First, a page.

5 Signs of Postpartum Depression

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The beginning of motherhood is not always rosy. Even if most mothers find themselves in their own bubble of infinite happiness immediately after birth, some find it hard to deal with the sudden black hole opening in front of them. The long expected event that was the birth of their baby has finally happened and instead of being crowned and celebrated with tears of joy, it is darkened by desperation and extreme unhappiness. If you just gave birth and don’t feel too well (to say the least), pay attention to what your mind and body are telling you and ask for help from your family, and also professional help. Here are 5 common signs of postpartum depression.

  1. You are unhappy no matter what. Unhappiness is a feeling most new mothers have once the baby blues hits. Yet this disappears in a few days, after the woman becomes more and more accustomed to the new baby, to his smell and his behavior. If this does not go away, problems might ensue, as the mom might lose focus from the baby. A cry for help towards your dear ones, your partner or even a therapist is the best idea in this case. You will get help in order to understand better what you are going through and to get over this as soon as you can.
  2. You don’t see yourself fit to be a parent. You can actually bet you are the worst mom the world has ever seen and you are seriously thinking you have made a huge mistake by bringing a baby into this mean and awful world. This is actually another sign that some chemical imbalance in your brain is affecting your behavior, but don’t worry, this can be solved with therapy and patience.
  3. You don’t want to see the baby, touch him or even hear him. You refuse to be near the baby and even breastfeed him in case he is not on formula. As long as you already suspect you are a victim of postpartum depression and it’s clear for you that you don’t want to have anything to do with the child you’ve just given birth to, seek the help of your partner first, to make sure someone close to you is watching over the child and making sure he is being fed and well taken care of. After that, you need to go and see a doctor to help yourself get better.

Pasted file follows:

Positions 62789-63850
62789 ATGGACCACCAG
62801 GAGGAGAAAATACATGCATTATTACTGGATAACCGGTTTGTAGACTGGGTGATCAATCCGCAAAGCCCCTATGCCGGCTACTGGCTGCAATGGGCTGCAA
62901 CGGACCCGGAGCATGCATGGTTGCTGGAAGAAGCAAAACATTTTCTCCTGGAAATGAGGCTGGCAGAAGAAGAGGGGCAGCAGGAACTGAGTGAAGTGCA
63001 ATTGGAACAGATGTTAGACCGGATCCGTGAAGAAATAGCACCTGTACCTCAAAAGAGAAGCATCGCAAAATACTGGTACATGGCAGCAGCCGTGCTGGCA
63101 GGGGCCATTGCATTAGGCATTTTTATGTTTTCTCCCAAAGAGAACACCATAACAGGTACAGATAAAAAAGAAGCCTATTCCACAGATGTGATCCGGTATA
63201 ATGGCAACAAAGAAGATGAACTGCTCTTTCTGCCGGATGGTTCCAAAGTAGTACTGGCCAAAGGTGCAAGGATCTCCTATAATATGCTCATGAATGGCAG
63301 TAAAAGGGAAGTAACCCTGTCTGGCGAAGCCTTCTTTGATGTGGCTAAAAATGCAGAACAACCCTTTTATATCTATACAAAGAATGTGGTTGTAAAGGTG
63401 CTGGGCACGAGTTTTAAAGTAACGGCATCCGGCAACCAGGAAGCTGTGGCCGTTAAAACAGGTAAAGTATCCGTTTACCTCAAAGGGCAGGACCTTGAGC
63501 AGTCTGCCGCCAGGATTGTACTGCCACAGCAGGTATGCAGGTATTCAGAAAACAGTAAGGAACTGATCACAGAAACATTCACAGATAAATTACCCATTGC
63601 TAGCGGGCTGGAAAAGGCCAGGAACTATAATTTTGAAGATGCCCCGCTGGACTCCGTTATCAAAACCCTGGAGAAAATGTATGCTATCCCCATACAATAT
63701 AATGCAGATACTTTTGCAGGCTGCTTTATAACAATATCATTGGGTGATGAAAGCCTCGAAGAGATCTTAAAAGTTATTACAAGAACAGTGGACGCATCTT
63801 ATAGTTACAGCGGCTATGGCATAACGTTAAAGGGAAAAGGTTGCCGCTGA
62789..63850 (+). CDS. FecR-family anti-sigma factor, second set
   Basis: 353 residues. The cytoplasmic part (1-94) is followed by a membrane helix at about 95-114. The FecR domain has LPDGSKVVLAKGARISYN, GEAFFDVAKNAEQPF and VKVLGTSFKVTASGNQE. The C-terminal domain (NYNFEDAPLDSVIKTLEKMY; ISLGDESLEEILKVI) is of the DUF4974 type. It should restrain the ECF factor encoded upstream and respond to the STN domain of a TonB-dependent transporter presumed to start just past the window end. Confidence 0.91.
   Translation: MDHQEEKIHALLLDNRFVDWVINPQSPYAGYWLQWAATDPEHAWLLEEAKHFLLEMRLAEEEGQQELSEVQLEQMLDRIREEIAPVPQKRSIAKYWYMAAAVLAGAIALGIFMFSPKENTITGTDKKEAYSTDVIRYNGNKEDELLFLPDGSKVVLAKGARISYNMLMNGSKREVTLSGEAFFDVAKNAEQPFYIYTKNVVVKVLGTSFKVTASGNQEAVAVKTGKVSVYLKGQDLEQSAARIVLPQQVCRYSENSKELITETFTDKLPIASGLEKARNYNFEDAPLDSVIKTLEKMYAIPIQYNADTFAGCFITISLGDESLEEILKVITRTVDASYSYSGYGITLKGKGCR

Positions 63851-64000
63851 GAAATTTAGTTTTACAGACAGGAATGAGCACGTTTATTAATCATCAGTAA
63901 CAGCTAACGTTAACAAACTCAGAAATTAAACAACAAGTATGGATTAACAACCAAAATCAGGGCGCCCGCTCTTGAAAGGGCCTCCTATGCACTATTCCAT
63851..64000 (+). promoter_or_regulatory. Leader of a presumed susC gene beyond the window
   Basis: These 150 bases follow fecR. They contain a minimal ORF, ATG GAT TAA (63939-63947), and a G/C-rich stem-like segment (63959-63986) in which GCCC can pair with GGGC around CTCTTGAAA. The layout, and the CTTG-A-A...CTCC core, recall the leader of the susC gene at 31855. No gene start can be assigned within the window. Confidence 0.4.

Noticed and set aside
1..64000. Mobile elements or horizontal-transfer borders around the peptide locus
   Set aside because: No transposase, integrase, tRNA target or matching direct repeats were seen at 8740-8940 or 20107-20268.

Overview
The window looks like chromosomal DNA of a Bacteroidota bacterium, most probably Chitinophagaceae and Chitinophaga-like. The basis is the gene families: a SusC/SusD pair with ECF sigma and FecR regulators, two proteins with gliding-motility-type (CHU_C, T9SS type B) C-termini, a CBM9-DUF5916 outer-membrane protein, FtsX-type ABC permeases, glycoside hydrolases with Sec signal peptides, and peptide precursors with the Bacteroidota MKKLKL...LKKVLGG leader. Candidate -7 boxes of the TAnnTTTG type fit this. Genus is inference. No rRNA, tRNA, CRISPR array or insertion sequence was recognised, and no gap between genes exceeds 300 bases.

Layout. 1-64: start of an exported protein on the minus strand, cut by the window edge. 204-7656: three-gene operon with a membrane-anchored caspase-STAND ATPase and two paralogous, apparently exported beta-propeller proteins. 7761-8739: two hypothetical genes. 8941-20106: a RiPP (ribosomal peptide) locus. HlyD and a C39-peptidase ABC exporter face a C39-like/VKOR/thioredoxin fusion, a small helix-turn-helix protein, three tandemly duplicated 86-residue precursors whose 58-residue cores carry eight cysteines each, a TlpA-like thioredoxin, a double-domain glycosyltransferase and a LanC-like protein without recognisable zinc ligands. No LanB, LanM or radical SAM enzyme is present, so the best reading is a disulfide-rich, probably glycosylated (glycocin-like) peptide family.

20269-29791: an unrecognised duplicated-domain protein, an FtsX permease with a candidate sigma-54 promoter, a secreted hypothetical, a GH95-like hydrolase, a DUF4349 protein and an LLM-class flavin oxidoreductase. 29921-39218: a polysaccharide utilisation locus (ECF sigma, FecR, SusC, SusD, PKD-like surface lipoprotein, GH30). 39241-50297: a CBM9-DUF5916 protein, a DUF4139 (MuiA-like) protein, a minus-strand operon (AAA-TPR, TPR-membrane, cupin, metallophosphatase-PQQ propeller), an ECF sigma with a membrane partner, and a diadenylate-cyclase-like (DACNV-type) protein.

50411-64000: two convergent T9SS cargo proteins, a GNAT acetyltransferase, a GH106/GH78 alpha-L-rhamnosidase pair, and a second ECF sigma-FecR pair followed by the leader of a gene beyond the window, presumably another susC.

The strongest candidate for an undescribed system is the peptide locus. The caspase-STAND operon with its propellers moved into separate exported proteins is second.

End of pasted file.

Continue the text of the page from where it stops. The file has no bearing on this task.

4. You think suicide is an option. There’s no way to say this in a nicer manner: call your partner now, discuss these thoughts of yours, ask him to take full care of the baby and help you get professional guidance right away. No advice in the world and no care from friends or family can replace a treatment for such a problem.
  5. You cannot sleep. Even if the baby sleeps peacefully in his cot, you just can’t keep your eyes closed, as your mind wanders without any clear thoughts and filled with fears. Sleep patterns would indeed change once a newborn is welcomed into a family, yet if the baby sleeps and you cannot stop thinking about pessimistic things, this is much more serious than the regular start of life with a child. Tell your close ones about your problem and discuss it with a doctor who can give you a hand to surpass this horrible issue.

Postpartum depression is neither a lie or exaggeration, nor a joke. This is a serious problem that can affect your life irremediably, so don’t take any chance to find fixes on your own, but ask for help without shame. Once it will all be over you will see how important professional help and family support during such hard times is.

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